Cambodia urged to drop trumped-up charges against two journalists
Reporters Without Borders (RSF) calls for the immediate withdrawal of the absurd, trumped-up charges on which two former Cambodia Daily journalists are due to go on trial in less than two weeks’ time in Ratanakiri, a remote province in northeastern Cambodia.
Everything about the 30-month-old case smacks of judicial chicanery. The journalists’ lawyer, Sek Sophorn, did not know that an investigation had been concluded until he was told last week that the case was going to trial and that the first hearing was scheduled for 25 December.
The case dates back to May 2017, when the two defendants, Cambodian journalist Aun Pheap and his Canadian colleague Zsombor Peter, went to Ratanakiri to cover the campaign for the following month’s municipal elections. RSF and the two reporters discovered five months later that a complaint had been brought accusing them of “incitement to commit a felony” in connection with their reporting in Ratanakiri, although there was absolutely no evidence to support the charge.
The charge came to light just weeks after Cambodia Daily had been forced to stop publishing for good as a result of harassment by the government, which had begun a relentless crackdown on all independent media outlets. The two journalists, who opted for self-imposed exile because of the complaint, are now facing a possible sentence of up to two years in prison.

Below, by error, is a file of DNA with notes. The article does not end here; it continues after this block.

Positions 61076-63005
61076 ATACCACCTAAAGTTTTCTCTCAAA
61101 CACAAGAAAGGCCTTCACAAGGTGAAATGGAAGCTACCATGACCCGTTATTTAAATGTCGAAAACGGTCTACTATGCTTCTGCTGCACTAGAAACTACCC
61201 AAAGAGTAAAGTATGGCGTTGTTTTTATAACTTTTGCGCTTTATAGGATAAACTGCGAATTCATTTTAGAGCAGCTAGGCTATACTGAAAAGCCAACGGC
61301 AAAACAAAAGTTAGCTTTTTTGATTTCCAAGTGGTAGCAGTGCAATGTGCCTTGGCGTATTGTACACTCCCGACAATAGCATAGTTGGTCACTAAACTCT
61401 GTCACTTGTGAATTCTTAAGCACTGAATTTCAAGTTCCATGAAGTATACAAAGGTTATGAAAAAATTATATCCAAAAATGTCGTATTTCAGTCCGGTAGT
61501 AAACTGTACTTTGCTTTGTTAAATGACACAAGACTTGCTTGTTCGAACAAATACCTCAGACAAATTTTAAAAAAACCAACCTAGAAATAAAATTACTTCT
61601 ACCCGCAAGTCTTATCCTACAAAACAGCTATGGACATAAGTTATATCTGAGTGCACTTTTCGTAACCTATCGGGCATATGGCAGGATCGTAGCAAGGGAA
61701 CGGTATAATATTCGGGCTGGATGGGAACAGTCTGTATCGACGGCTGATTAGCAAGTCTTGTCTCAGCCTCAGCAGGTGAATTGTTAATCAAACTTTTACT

“By announcing this trial and by maintaining the absurd charges against these two journalists, the court in Ratanakiri is not only covering itself in ridicule but is also demonstrating – if any demonstration were still needed – the degree to which Cambodia’s judicial system is manipulated politically,” said Daniel Bastard, the head of RSF’s Asia-Pacific desk.
“The two journalists were just doing their job as reporters and the decision to put them on trial now has been a bolt from the blue. It is clear that the persecution to which they are being subjected has one sole aim, to intimidate all of Cambodia’s journalists.”
Scheduling the initial hearing on 25 December is an additional mean trick of the kind you expect from the most authoritarian regimes, which often take advantage of the end-of-year holidays in many democratic countries to violate human rights without too much publicity.
For example, the well-known Chinese blogger Wu Gan was sentenced to eight years in prison on 26 December 2017. And it was on 25 December 2009 that a Beijing court sentenced Liu Xiaobo, a Nobel peace laurate and RSF Press Freedom laureate, to 11 years in prison.
Cambodia, which seems to be following China’s grim example, is ranked 143rd out of 180 countries in RSF’s 2019 World Press Freedom Index after falling 11 places since 2017.